Competitive Corner: Regional Top 8 Skull Servants?!
So Skull Servants are topping Regionals.
Note the ‘s' there. That's “Regionals,” plural.
This has happened more than once.
With Zoodiacs shaping the competitive landscape in both dedicated forms – pure Zoodiacs and Kaiju Zoodiacs – as well as splashable engines, played in decks like Infernoids, Metalfoes, and Burning Abyss, players are getting creative to try and fend off the Zoodiac juggernaut.
As time wears on more players pick up Zoodiacs, and that means effective counters to those cards gain utility over the course of an entire tournament. Conformity breeds opportunity, and we saw that pay off at YCS Atlanta where Paleozoic Frogs won the day for two reasons: a strong Game 1 matchup against the core Zoodiac strategy, and an even stronger Games 2 and 3 in the absence of Denko Sekka, which dropped off the Side Deck radar just long enough for Paleozoics to win.
That YCS-winning deck wasn't exactly a budget player's dream. It ran three copies each of Pot of Desires, Dimensional Barrier, Solemn Strike, Toadally Awesome, and even teched its own single Zoodiac Drident. But elsewhere in the world, players have been leveraging the Zoodiac suite's inherent weaknesses into big wins on a totally different scale. When Thomas Rose first topped a small Regional in Worcester England with Chain Burn, it seemed like a fluke. The most notable thing about it was GlasgowYGO dropping an early candidate for Deck Profile Of The Year.
(“He told me that his Side Deck and Extra Deck was – and I quote – ‘memes.' So, take that how you will…Just put memes in your Side Deck.”)
But two weeks later Chain Burn topped again. In fact, it topped not once but twice, at both an OTS in Canada and a Regional Qualifier in Sweden. Neither were tremendously notable tournaments, but Chain Burn topped again two weeks later, finally making its way into the Top 8 at a big US Regional. Absolute King Back Jack became one of the bestselling cards of the week, with three copies played in both the Swedish and American builds.
Blocking attackers with Waboku, Threatening Roar, Blazing Mirror Force, and Ojama Trio of all things, is apparently enough to keep a workable percentage of Zoodiac players from killing you immediately. Combined with cards like Balance of Power, Ceasefire, Secret Barrel, Secret Blast, and Just Desserts, Chain Burn players were able to survive a Zoodiac onslaught, and then turn the sheer card advantage the theme generates against its user.
And minus the one build that ran Zoodiacs itself, the builds were really affordable. Conformity had bred opportunity, and meme-side or not, players were beating the expected field to the tune of Top Cut finishes. And while that's perhaps the best example of creativity and sideways thinking playing against the grain this format, it's not my favorite. Because that honor belongs to today's subject: Skull Servants.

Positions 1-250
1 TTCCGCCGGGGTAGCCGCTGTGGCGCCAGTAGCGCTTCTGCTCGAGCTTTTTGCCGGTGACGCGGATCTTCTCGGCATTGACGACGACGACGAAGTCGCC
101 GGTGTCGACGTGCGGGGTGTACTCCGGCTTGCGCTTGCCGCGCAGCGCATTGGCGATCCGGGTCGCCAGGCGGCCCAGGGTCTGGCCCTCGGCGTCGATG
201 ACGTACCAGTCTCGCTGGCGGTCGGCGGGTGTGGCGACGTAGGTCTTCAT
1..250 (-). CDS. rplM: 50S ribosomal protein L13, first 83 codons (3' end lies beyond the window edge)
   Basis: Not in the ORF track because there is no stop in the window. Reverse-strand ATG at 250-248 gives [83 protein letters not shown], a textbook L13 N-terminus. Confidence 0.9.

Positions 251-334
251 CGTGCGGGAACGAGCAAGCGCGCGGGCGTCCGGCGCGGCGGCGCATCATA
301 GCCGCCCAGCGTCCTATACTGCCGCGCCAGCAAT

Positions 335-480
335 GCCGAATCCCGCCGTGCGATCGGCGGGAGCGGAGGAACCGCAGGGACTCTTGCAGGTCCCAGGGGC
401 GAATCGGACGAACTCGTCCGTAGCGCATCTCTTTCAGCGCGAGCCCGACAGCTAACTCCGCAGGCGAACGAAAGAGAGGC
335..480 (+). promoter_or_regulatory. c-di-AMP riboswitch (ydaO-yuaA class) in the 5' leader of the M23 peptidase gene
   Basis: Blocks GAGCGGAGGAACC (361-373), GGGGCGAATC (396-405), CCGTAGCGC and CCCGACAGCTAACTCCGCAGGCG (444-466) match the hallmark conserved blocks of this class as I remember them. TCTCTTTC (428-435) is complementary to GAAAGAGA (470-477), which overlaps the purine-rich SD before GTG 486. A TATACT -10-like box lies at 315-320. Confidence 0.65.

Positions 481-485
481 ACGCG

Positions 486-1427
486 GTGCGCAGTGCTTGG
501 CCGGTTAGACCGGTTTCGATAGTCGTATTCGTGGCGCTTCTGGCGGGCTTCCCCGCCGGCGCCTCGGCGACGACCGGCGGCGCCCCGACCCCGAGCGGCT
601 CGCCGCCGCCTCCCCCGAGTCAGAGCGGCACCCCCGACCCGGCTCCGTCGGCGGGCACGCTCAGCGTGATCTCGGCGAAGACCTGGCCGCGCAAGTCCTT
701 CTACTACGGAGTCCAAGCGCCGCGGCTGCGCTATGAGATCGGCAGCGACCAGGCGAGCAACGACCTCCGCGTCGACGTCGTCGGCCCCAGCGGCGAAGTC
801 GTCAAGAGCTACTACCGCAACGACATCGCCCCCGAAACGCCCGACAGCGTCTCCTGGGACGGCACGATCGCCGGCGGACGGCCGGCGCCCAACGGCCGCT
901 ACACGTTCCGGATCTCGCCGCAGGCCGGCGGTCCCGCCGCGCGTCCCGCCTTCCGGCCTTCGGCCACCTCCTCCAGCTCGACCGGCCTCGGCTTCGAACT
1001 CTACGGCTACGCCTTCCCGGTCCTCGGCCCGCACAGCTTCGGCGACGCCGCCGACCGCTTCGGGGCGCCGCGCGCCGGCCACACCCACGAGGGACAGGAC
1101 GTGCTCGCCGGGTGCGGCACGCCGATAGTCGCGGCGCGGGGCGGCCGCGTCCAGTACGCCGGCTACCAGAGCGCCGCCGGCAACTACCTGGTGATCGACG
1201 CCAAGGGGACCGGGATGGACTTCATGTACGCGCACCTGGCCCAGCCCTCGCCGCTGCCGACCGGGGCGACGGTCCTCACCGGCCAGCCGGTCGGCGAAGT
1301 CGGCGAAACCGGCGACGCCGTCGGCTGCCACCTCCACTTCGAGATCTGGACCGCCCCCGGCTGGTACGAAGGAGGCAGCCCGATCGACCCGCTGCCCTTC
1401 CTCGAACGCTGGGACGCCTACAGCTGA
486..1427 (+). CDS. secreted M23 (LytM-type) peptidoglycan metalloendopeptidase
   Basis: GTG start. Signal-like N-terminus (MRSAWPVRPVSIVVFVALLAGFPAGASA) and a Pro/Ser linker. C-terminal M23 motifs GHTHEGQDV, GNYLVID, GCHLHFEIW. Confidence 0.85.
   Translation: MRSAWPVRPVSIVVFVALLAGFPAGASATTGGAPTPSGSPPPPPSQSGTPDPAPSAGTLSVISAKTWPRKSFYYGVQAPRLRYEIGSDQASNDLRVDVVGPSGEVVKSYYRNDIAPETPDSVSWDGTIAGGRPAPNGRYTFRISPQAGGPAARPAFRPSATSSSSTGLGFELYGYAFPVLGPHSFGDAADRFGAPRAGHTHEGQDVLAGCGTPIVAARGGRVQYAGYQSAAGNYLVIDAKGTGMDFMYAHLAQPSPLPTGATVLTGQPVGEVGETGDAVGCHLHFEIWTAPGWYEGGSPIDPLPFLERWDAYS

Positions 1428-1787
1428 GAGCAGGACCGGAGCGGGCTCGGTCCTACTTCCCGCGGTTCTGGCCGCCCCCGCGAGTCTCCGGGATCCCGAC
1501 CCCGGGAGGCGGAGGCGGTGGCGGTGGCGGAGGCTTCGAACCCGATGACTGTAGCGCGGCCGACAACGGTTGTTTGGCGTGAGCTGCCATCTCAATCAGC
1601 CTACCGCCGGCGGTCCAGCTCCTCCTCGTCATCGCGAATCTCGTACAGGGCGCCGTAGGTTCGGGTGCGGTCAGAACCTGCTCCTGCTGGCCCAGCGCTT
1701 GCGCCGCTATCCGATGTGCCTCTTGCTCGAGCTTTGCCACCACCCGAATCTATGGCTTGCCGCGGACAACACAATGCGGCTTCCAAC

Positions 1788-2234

Like Chain Burn, the success of the Skull Servant strategy is one part new cards, and two parts opportunity. Here's our first example.@@@@@DECKID= 107232@@@@@ This build topped about a month ago in London, and to understand how that happened we need to evaluate it from two angles: use of new cards that helped modernize Skull Servants, and the trends the deck managed to exploit.
On the “new cards” front there are two big additions: Wightprincess and That Grass Looks Greener. The Skull Servant strategy's all about burying as many Skull Servants as possible in your graveyard, using them to power up a giant Skull Servants' rel="/db/WP-CH.asp?CN=King of the Skull Servants">King of the Skull Servants, and then protecting it with on-theme effects. The Lady in Wight and Wightmare both count as Skull Servants when they're in the graveyard, helping fuel Skull Servants' rel="/db/WP-CH.asp?CN=King of the Skull Servants">King of the Skull Servants.
Wightprince counts as a Skull Servant too, and it's got a trigger effect that kicks in when it's sent to the graveyard, giving you the option to send a Skull Servant and a Lady in Wight from your deck to the yard. Combined with regular ol' Skull Servant, as well as Uni-Zombie and Foolish Burial, and you've got phase one of the plan handled: load up on Skull Servants as ammo.
When Wightprince's in the graveyard you can banish it along with two “Skull Servants” to Special Summon Skull Servants' rel="/db/WP-CH.asp?CN=King of the Skull Servants">King of the Skull Servants from your deck. If you can Uni-Zombie or Foolish Burial the King instead, Mezuki can revive that as well. The London duelist even ran Book of Life.
Once Skull Servants' rel="/db/WP-CH.asp?CN=King of the Skull Servants">King of the Skull Servants is on the table, The Lady in Wight adds a layer of security by protecting it from battle, as well as the effects of spell and trap cards. It helps you cleave through your opponent's defenses. Wightmare can bring back a banished Lady or King, too, giving you even more resiliency. It's currently $12 in the TCGplayer Marketplace. Take a second to wrap your head around that, and then we'll move on.
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So you get the basic strategy: it's a three-phase plan for beating your opponent in the face with Skull Servants' rel="/db/WP-CH.asp?CN=King of the Skull Servants">King of the Skull Servants, and while that card languished in bulk boxes for years, new support just kept sneaking into releases. And now we're here, paying twelve bucks for Wightmares.
The first big new card is Wightprincess. With a notable 1600 ATK, you can Normal or Special Summon it to send a Wightprince to the graveyard. That triggers Wightprince, kicking a Skull Servant and The Lady in Wight to the yard and giving you everything you need to either Special Summon a Skull Servants' rel="/db/WP-CH.asp?CN=King of the Skull Servants">King of the Skull Servants, or boost its ATK by 3000.
Since you trigger Wightprincess' ability off a Special Summon, you can yard it and revive it with Mezuki or Book of Life and still get its effect. And since it's a Light monster, you can Brilliant Fusion for Gem-Knight Seraphinite and send Wightprincess straight to the graveyard for that kind of play, while getting Synchro Material and a second Normal Summon in the process. Combined with an effect that makes Wightprincess count as “Skull Servant” in the graveyard, and an ability that can stunt opposing monsters and place Wightprincess into the yard straight from your field or hand at Spell Speed 2, you've got a really flexible card that has tremendous synergy.